Bruce Rauner Slams Quinn as “Fundamentally Corrupt”

The GOP gubernatorial hopeful vows to end Illinois' "culture of corruption"

Bruce Rauner continues to deploy the two most powerful C-words in Illinois politics -- corruption and cronyism -- in his relentless, righteous crusade against Gov. Pat Quinn.

The multi-millionaire Republican businessman, running against Quinn for Illinois governor, slammed his rival as "fundamentally corrupt" in a blistering speech on Wednesday that invoked the shameful memory of Rod Blagojevich, whom Quinn and fellow Democrats would sooner dub "He Who Shall Not Be Named."

Rauner's campaign, however, is gleefully dredging up the sins of the not-so-distant past, tying in Quinn with his imprisoned predecessor and making him guilty by association. This week, his verbal grenades are fueled by reports of two separate investigations into wrongdoing within Quinn's anti-violence program and the Illinois Department of Transportation.

"The news this week that Gov. Pat Quinn is being investigated by Anita Alvarez for criminal investigation of corruption in his Neighborhood Recovery Initiative, his anti-violence program, and the news the inspector general is investigating corruption and patronage in the Department of Transportation just highlights how broken our culture is in Springfield and how our current governor, Pat Quinn, just like his predecessor, Rod Blagojevich, has engaged in significant corruption and patronage,” Rauner said during a press conference in Springfield.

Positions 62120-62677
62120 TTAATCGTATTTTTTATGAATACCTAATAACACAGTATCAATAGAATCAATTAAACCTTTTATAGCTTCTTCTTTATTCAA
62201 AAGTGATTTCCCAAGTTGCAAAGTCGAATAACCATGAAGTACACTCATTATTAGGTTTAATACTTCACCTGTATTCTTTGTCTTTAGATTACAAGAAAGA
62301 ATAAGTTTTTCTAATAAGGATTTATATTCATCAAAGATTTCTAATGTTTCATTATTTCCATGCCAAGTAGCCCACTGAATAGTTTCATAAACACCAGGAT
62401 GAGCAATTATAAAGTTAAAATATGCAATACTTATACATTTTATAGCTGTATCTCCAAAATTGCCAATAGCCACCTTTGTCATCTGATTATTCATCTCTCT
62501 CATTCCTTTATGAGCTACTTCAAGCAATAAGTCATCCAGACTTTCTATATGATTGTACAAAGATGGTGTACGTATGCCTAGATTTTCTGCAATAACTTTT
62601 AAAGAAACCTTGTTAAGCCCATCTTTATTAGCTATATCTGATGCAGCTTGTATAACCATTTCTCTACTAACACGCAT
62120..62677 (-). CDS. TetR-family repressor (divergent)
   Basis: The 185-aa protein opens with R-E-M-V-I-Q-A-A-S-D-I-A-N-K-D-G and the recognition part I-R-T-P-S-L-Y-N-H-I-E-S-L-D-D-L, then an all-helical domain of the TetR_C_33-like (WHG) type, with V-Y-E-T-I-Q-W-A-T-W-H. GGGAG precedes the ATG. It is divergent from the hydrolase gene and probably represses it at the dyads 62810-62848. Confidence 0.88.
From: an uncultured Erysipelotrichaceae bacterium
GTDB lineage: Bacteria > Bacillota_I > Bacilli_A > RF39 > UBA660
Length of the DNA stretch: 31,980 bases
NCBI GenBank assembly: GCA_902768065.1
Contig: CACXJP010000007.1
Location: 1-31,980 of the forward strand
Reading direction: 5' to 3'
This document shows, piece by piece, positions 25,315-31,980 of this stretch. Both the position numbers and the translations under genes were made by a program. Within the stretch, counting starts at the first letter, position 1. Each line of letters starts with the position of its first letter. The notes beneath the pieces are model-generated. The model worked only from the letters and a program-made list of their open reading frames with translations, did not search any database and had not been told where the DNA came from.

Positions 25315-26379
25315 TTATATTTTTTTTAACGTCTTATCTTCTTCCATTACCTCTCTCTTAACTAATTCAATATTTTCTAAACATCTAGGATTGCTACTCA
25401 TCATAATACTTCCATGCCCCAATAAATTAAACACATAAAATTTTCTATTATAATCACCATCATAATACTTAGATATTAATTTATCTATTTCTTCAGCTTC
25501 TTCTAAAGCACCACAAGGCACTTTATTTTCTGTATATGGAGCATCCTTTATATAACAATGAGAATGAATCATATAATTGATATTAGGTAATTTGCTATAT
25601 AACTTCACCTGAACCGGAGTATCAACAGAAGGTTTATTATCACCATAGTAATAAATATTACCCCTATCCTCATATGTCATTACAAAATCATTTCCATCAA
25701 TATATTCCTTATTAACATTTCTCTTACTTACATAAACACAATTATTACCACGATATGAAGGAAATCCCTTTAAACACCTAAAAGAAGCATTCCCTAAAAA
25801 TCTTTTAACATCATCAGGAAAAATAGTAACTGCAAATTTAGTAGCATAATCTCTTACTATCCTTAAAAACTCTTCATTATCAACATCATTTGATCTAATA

“We have career politicians who are fundamentally corrupt and engaging in patronage cronyism and failing the people of our state, and we’ve got to dramatically change that culture,” he added.

Quinn's spokesperson responded with statement referencing Rauner's investment in "hundreds of nursing homes across the country" where he "saw the opportunity to make a buck by slashing the care of residents."

The Winnetka, Ill.-based Rauner filed a petition with the Illinois State Board of Elections on Wednesday that boasted more than 591,000 signatures supporting term limits for Illinois lawmakers, citing a desire to squash "the culture of corruption" in the state.

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